Most people in Arizona, and practically all married people here, have heard the term “community property.” Most people have a general idea of what it is, but most of us aren’t sure what makes property community property; whether we want something to be community property; or how to convert property into or out of being community property. These are important issues because they impact property ownership, particularly regarding division pursuant to a divorce, and may impact taxes and inheritance where divorce is not involved.

Property, including earnings, acquired during marriage, is legally presumed to be marital community property in Arizona. This presumption can be overcome by clear and convincing evidence to the contrary. Problems occur when such evidence is lacking.

For example, a property might be viewed as separately owned by one spouse, to the exclusion of the other spouse but, because of community property rights, the other spouse, has rights to that property. A piece of real estate may be mistitled in a way that causes capital gains tax advantages from community property status to be missed, causing an increase in tax liability. A piece of property is often labeled as separate in order to assure it stays in one spouse’s family where there is a second marriage and stepchildren. Again, this assumption is sometimes incorrect and the desired inheritance is missed.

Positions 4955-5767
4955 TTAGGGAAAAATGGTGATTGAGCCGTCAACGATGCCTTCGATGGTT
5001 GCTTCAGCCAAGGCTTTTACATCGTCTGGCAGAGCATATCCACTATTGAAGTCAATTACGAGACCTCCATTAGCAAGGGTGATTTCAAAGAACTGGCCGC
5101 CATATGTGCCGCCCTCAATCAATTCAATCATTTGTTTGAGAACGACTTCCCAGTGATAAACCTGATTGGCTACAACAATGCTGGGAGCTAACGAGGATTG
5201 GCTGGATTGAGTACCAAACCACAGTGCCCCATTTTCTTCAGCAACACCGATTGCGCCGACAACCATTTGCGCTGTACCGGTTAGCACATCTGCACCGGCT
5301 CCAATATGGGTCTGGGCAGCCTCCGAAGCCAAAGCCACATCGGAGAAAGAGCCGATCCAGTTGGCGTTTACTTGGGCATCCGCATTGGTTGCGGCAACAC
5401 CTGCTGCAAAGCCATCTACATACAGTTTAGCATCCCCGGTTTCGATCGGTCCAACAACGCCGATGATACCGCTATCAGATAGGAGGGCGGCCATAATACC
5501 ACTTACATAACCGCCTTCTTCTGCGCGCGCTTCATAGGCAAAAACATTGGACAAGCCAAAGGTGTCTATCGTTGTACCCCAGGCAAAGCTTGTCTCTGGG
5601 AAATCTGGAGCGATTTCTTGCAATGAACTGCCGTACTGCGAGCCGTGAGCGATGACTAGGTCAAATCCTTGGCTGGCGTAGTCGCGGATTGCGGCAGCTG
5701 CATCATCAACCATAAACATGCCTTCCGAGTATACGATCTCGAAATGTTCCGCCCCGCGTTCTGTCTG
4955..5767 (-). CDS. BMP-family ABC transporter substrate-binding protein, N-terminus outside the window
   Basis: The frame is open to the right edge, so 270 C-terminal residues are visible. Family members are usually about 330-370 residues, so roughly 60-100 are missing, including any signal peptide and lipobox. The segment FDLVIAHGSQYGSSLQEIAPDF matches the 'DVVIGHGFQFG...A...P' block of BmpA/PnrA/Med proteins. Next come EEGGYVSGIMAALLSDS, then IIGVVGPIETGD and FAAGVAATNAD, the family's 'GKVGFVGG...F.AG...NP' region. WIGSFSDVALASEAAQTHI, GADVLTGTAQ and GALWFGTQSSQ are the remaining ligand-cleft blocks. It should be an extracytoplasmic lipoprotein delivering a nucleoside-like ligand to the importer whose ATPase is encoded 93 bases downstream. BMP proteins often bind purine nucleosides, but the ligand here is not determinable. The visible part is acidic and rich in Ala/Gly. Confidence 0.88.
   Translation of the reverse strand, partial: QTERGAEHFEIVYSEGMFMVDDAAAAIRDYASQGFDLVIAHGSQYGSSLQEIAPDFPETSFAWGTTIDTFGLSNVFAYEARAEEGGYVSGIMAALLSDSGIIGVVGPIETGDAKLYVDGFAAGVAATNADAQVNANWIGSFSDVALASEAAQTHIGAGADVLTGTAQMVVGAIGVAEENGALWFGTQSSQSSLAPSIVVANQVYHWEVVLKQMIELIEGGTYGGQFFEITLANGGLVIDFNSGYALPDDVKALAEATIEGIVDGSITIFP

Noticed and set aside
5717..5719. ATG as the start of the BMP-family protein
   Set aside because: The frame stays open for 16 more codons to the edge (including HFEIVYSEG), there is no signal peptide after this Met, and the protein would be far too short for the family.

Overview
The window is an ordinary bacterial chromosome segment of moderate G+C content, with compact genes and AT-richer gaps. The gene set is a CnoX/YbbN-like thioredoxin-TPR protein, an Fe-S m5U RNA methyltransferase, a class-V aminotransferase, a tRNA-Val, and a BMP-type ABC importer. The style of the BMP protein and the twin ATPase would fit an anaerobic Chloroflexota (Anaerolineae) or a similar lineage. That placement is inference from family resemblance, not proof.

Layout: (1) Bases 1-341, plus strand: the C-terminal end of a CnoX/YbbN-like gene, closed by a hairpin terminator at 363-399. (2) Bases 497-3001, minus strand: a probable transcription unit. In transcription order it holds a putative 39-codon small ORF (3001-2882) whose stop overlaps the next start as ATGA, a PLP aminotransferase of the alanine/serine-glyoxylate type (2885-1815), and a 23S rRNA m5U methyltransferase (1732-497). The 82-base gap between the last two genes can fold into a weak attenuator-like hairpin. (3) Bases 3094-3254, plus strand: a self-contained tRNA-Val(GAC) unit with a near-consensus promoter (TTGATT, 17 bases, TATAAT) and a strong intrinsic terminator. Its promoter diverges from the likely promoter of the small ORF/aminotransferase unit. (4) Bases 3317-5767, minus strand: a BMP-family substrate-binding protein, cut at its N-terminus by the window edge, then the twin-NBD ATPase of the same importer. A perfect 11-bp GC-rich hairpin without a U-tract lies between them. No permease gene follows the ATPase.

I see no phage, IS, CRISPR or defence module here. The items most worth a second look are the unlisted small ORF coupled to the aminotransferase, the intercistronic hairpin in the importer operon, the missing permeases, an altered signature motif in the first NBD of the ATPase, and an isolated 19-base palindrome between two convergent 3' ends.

At Arizona Mobile Attorneys we can advise you as to the status of property, the advantages and disadvantages of that status, and help you take actions to further your best interests regarding ownership, taxes, and inheritance regarding your property.